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Unfair at Any Speed: California Law Snares Innocent Car Owners

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Tue, Jul 21, 2009 at 7:24 AM


Columnist Hector Tobar has a compelling piece in today's L.A. Times, a kind of misdemeanor Les Miserables involving one of those laws passed to protect the public but which sometimes seems like a spiteful attack on common sense. Tobar's story follows the plight of Sharon Warmack, who went to get a tooth pulled in Redondo Beach figuring she'd skip some of the anesthesia to cut medical costs. The pain was too much, though and she apparently asked for more pain killer -- and later had to call her boyfriend to pick her up. He did, but when he returned to the dentist's to get her car he was stopped by police, to whom he admitted his driver's license had been suspended for a traffic infraction. Warmack's car was impounded for 30 days under California's Safe Streets Act of 1994 -- and released only after she paid a hefty fine.

Well, maybe $1397 isn't hefty for many of the people who welcomed this law, but this amount can be the tipping point of disaster for many poor and low-income people. Tobar's column notes that Warmack exercised her right of appeal, but the appeal consisted of her telling her story to a cop who just shrugged and promptly denied her claim. That's it, end of the line -- even though in San Francisco, at least, car owners in Warmack's position have the right to an additional "supervisor's appeal," and even if this goes against the car owner, he or she has the right to file a claim with the city attorney against the City of San Francisco.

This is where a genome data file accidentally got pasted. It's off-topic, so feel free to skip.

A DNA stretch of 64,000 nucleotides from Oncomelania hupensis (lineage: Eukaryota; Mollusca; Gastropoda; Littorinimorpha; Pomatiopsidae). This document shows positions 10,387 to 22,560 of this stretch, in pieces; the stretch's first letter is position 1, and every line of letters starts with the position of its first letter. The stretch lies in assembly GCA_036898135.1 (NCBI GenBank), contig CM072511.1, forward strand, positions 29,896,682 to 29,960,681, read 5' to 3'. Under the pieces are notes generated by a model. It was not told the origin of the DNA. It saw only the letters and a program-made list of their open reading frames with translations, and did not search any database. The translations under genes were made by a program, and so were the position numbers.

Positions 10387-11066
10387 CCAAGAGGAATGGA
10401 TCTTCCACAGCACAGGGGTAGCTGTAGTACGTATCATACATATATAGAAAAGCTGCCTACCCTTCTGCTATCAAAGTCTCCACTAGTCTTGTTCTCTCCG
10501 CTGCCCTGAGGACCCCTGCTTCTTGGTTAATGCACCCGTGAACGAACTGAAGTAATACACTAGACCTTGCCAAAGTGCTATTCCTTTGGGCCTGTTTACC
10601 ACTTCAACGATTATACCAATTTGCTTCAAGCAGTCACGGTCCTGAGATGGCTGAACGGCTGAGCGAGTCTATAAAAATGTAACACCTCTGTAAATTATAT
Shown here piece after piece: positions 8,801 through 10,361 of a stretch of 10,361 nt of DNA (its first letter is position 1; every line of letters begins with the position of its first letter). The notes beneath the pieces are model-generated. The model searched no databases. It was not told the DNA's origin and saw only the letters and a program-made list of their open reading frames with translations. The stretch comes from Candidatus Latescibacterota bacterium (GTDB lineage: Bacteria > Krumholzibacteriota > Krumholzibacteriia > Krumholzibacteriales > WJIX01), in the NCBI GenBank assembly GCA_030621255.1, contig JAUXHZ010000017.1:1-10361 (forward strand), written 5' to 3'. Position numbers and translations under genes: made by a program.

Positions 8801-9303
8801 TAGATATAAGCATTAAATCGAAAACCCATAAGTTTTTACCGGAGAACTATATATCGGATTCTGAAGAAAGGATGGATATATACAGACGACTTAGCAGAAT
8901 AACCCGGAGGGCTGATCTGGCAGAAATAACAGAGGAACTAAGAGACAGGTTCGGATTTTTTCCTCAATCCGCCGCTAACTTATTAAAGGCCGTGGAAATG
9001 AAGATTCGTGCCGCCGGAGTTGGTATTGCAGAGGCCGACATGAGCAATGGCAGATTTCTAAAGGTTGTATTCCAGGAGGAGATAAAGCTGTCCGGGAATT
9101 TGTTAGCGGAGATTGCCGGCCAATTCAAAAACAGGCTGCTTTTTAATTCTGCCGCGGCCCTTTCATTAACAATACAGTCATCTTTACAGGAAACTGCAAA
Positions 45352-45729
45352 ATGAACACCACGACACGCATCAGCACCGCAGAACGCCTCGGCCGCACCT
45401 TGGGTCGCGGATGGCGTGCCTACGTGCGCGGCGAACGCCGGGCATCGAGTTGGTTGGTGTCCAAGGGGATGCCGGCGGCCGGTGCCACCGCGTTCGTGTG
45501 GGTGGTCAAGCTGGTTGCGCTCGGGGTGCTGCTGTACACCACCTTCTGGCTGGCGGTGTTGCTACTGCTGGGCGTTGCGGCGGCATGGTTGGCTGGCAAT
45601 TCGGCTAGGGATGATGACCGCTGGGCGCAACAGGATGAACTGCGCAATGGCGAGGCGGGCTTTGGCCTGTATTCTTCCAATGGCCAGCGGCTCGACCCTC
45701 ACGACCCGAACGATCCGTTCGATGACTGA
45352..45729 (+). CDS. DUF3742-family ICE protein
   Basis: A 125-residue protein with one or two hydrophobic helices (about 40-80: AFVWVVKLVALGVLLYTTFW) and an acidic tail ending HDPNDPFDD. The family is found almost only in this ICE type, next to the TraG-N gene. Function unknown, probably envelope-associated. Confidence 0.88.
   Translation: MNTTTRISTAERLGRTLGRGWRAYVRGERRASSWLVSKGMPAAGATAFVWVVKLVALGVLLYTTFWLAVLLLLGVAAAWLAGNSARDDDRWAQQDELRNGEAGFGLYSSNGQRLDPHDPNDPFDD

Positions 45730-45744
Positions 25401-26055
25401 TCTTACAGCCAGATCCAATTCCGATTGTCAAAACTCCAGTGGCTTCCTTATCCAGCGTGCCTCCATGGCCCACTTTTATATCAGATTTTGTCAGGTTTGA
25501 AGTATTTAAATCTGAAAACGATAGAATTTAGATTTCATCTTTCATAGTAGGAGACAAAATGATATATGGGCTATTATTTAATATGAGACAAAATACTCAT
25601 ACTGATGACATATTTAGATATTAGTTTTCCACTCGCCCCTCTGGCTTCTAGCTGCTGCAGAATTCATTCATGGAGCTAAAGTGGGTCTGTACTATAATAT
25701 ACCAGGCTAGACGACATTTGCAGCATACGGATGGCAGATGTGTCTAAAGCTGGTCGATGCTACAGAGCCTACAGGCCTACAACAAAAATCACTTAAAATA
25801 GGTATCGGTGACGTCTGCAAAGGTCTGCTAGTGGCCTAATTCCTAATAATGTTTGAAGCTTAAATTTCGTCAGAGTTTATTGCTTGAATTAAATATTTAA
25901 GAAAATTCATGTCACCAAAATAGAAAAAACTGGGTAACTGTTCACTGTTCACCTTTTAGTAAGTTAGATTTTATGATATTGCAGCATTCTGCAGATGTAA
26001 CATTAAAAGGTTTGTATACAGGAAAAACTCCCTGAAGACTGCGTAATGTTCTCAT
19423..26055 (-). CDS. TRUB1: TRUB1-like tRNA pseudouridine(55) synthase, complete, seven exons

When Tobar asked Redondo Beach City Attorney Mike Webb about the

fairness of this "process," all Webb could do was offer a great Boy

Scout tip -- you should always ask if a person has a valid license

before handing over your keys to them. Warmack, in fact, says she had

no idea her boyfriend's license was suspended and had no reason to ask

such a question.

The Safe Streets Act was intended to keep

drunks and law-breakers out of their cars, but, like many legislative

attempts at punitive social engineering, such as the Three Strikes law,

it had unforeseen consequences. The intention behind Safe Streets may

be sound, but some of the law's details inflict suffering on innocent

people and need fixing. That's got about as much chance, however, as

altering Three Strikes -- since the Safe Streets Act's passage, state

legislators and municipalities have only tried to make it stricter.

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